Kant and the Historical Turn: Philosophy as Critical Interpretation

Paperback | September 14, 2006

byKarl Ameriks

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Immanuel Kant's work changed the course of modern philosophy; in these essays Karl Ameriks examines how. He compares the philosophical system set out in Kant's Critiques with the work of the major philosophers before and after him (Descartes, Berkeley, Hume, Reid, Jacobi, Reinhold, the earlyGerman Romantics, Hegel, Feuerbach, and Marx). A systematic introduction argues that complexities in the interpretation of Kant's system led to a new emphasis on history, subjectivity, and aesthetics. This emphasis defined a distinctive interpretive style of philosophizing that has become especiallyinfluential and fruitful once again in our own time. The individual essays provide case studies in support of the thesis that late 18th-century reactions to Kant initiated an 'historical turn', after which historical and systematic considerations became joined in a way that fundamentally distinguishes philosophy from science and art, withoutfalling back into mere historicism. In this way it is shown that philosophy's 'historical turn' is both similar to and unlike the turn to history undertaken by most other disciplines in this era. Part One argues that close attention to the historical context of Kant's philosophy is crucial to avoiding frequent misunderstandings that have arisen in comparing Kant with other major modern philosophers. Part Two contends that it was mainly the writing of Kant's first major interpreter that ledto special philosophical emphasis on history in other major post-Kantian thinkers. Part Three argues that Hegel's system and its influence on post-Hegelians were determined largely by variations on Reinhold's historical turn. Part Four engages with major contemporary philosophers who have combined astudy of particular themes in Kant and German Idealism with an appreciation for phenomena closely associated with the general notion of an historical turn in philosophy.

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Immanuel Kant's work changed the course of modern philosophy; in these essays Karl Ameriks examines how. He compares the philosophical system set out in Kant's Critiques with the work of the major philosophers before and after him (Descartes, Berkeley, Hume, Reid, Jacobi, Reinhold, the earlyGerman Romantics, Hegel, Feuerbach, and Marx...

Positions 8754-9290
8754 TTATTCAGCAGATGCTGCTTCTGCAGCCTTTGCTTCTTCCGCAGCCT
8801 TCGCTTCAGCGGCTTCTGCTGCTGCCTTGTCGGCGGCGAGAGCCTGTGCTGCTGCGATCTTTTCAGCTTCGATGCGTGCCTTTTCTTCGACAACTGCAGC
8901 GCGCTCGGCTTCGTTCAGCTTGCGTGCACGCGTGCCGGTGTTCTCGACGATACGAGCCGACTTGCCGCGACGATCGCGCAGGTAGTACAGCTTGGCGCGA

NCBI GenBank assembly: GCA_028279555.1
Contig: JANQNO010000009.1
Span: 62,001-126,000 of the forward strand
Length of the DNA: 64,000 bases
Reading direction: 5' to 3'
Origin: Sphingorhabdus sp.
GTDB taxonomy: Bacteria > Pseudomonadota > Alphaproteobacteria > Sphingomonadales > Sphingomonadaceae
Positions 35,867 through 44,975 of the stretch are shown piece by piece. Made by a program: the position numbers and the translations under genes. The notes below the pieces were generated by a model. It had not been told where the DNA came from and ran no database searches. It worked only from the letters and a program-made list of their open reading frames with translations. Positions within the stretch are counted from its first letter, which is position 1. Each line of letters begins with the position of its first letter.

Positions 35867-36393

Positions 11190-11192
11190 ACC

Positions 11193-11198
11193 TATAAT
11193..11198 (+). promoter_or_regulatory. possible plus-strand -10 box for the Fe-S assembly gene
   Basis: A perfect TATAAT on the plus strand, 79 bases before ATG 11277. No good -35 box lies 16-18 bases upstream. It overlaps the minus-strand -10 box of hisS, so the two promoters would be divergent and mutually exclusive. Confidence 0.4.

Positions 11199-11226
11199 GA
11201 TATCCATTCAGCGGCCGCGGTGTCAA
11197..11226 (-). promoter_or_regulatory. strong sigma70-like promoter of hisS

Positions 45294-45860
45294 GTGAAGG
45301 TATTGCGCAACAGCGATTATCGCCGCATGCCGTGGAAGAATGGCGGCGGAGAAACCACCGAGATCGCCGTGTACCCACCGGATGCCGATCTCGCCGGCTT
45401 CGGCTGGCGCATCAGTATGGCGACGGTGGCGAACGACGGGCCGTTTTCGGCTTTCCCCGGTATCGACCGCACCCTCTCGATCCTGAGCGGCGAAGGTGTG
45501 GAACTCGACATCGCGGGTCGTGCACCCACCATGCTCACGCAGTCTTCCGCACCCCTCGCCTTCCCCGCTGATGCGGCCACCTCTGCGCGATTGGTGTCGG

Karl Ameriks received his B.A. from Yale in 1969, his Ph.D from Yale in 1973. Since then he has taught at the University of Notre Dame, where he is McMahon-Hank Professor of Philosophy. In addition to three books on Kant, he has co-translated works by Kant and Husserl, and edited volumes concerning German philosophy and its contempo...
Format:PaperbackDimensions:344 pages, 9.21 × 6.14 × 0.67 inPublished:September 14, 2006Publisher:Oxford University PressLanguage:English

The following ISBNs are associated with this title:

ISBN - 10:0199205345

ISBN - 13:9780199205349

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Table of Contents

Introduction: On the Very Notion of an Historical Turn in PhilosophyPart I. Kant and After1. Text and Context: Hermeneutical Prolegomena to Interpreting a Kant Text2. Kantian Apperception and the Non-Cartesian Subject3. Idealism from Kant to Berkeley4. Kant, Hume, and the Problem of Moral Motivation5. A Commonsense Kant?6. The Critique of Metaphysics: The Structure and Fate of Kant's DialecticPart II. Reinhold and After7. Reinhold's First Letters on Kant8. Reinhold on Systematicity, Popularity, and 'The Historical Turn'Part III. Hegel and After9. Hegel's Aesthetics: New Perspectives on its Response to Kant and Romanticism10. The Legacy of Idealism in the Philosophy of Feuerbach, Marx, and KierkegaardPart IV. Contemporary Interpretations11. On Beiser's 'German Idealism'12. The Key Role of iSelbstgefuhl/i in Philosophy's Aesthetic and Historical Turns13. Historical Constellations and Copernican ContextsBibliography of Works Cited

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"The history of science is largely irrelevant to tis contemporary practice, while the history of literature is an essential feature of the modern study of the field, but what precisely is--or should be--the relation between philosophy and its history? This is the central question that Karl Ameriks poses in his marvelously rich new book, Kant and the Historical Turn, and the answer to it serves as the guiding thread that link the work's thirteen essays.--Peter Thielke, Notre Dame Philosophical Reviews